The immediate fallout of the US crisis
When a giant tree falls, the impact is felt all around. The financial crisis on Wall Street will have its repurcussions for Indian corporates and the subsidiaries of failed blue chip investment banks such as Lehman and Merrill Lynch in India.
Financing costs have risen sharply and some of the banks, even Indian banks, have gone back on financing deals. There have been cases where corporates which had gone to these banks lured by cheap financing suddenly found themselves caught on the wrong foot. Banks which had originally promised them cheap financing options, reneged on the deals. By the time they went to other banks, financing costs had risen by 20-30%. These corporates had already given firm order for plants on the back of the earlier commitment from banks.
Indian banks too have started tightening the noose on credit. Most banks have started going slow on proposals and are looking not only at the best possible returns but also at the safety factor. Because of the subprime collapse, financing costs for these banks have also gone up drastically. In the past few months, most Indian banks have not tapped the international debt market. Financing costs for most corporates have gone up by up to five times in the past one year. With financing under pressure, fees on loans have at least doubled in the past one year. Most Indian and foreign banks feel that the crisis could last till next year and they now want to play safe.
Investment bankers who could until a year ago choose their jobs are now being rendered unemployed. Bonuses which were paid in stock are now worth nearly 70% less than what they were. The total investment banking fees for the year is already down by 44.1% to $563 million, according to Thomson Reuters. The sharpest fall in fees has been in the equity market, where fees are down by 73.9% to $105.8 million. M&A fees were also down by 27.9% to $352 million. Loans are the only business where fees have gone up marginally.
It’s not just investment banks alone who are feeling the pain. On the back of the subprime crisis, a credit scare has turned lenders extremely risk-averse and financing has become a serious issue. Most bankers feel that multi-billion dollar overseas takeovers could be few and far in between. Corporates are likely to use their cash reserves for acquisitions than taking fresh debt on their balance sheets. Incidentally, a couple of corporates which had announced major acquisitions a couple of months earlier have not been able to line up financing till date.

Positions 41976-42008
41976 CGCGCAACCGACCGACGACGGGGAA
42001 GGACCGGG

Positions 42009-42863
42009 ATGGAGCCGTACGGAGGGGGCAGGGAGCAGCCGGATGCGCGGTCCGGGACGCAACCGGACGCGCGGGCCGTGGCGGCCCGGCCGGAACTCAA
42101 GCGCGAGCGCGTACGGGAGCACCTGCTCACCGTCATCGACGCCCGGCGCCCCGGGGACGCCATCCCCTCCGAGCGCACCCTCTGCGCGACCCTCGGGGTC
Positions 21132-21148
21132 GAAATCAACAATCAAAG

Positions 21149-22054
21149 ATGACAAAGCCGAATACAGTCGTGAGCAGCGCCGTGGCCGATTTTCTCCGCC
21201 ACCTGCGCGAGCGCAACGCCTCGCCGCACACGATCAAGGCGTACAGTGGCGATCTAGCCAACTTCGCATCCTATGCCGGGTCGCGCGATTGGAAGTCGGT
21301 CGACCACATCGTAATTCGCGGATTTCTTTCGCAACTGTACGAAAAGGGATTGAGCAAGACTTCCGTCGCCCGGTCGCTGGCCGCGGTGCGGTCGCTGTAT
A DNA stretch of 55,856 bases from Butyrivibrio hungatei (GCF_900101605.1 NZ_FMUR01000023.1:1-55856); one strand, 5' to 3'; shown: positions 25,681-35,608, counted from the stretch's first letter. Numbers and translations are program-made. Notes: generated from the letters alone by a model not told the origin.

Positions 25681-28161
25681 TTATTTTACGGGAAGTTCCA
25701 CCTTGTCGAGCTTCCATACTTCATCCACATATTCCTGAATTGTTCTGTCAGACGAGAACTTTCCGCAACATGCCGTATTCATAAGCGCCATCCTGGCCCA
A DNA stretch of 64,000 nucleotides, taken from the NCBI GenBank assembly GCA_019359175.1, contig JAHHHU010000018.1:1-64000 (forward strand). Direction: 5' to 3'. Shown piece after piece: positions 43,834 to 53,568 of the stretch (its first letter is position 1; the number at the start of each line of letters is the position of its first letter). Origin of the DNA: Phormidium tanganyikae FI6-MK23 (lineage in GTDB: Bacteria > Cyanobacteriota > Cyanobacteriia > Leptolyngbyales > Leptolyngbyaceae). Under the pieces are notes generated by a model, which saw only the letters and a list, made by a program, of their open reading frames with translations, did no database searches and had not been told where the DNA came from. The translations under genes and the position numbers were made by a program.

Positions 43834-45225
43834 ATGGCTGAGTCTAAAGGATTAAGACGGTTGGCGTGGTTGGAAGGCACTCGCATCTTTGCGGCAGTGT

Indian corporates are getting ready for either shelving projects or delaying implementation. “The demand for capital in a growing economy is high. New projects require both debt and equity; liquidity in the international markets for both these sources has dried up. Risk appetite for the banks is very low and the same is a reflection of the negligible volumes in debt markets. This could impact build-up of new capacities thereby adversely affecting growth projections, “ said Neeraj Gupta, CEO, Essar Capital. Even as officially most banks say that they are still offering financing to Indian corporates, the truth is far from that. There are few banks internationally “which are open to business.”
However, there are seeds of opportunity in every crisis. Most bankers — even foreign banks — now feel that some of the Indian players would have a slightly better hand. Indian firms like Kotak Mahindra, Ambit, Motilal Oswal and others which have been in the business are expected to benefit from the ongoing turmoil even as a host of corporate groups are looking at building their i-banking teams. “Even though the board has given us the approval to build a team, we were unable to do so as the salary levels were very high. Now we could use this opportunity and look at some people,” said the head of M&A at a private sector bank.
Among foreign institutions, firms like StanChart, Credit Suisse, Goldman Sachs, Royal Bank of Scotland and Morgan Stanley are likely to benefit from the ongoing events. Corporate heads say the origins of investment banking companies hardly matter for Indian corporates, as currently, the Indian investment banking companies are too small when compared to their international peers. In order to raise funds for big-ticket acquisitions, the corporates leaders say they would still hire foreign banks because of their deep pockets and global reach. “The origins does not really matter. When a corporate needs funds, they will approach any investment banker who can arrange for funds,” points Mr Gupta.
Says TV Raghunath, ED and head M&A, Kotak Mahindra Capital, “Being part of the global franchise may not by itself help a firm in winning a mandate. What would help the firm is their on-the-ground ability as also the issue of credibility and dependability. We see this as an opportunity to expand , at the same time not being irrationally exuberant, to build our business. If you are a long-term player committed to India, this is the time to build.”
But what about the Indian employees of the blue chip investment banks who have been the first casualties of the collapse? Although some may have to live with pay cuts, the situation is not so dire considering that the job market was red-hot until last year. The number of professionals earning million dollars and above had seen a rise of around 30-40% in 2007. New players like Lehman Brothers were offering up to four times existing salaries. Indian firms and banks and even existing foreign firms were finding it tough to retain star employees. Bonuses from 2003 to 2007 had seen a secular rise and almost every investment banker had a job offer letter in his pocket and “Exuberant or disruptive salary levels will go. Good guys would however always have options,” says Mr Raghunath.
17 Sep, 2008,
George Smith Alexander & Dev Chatterjee, ET Bureau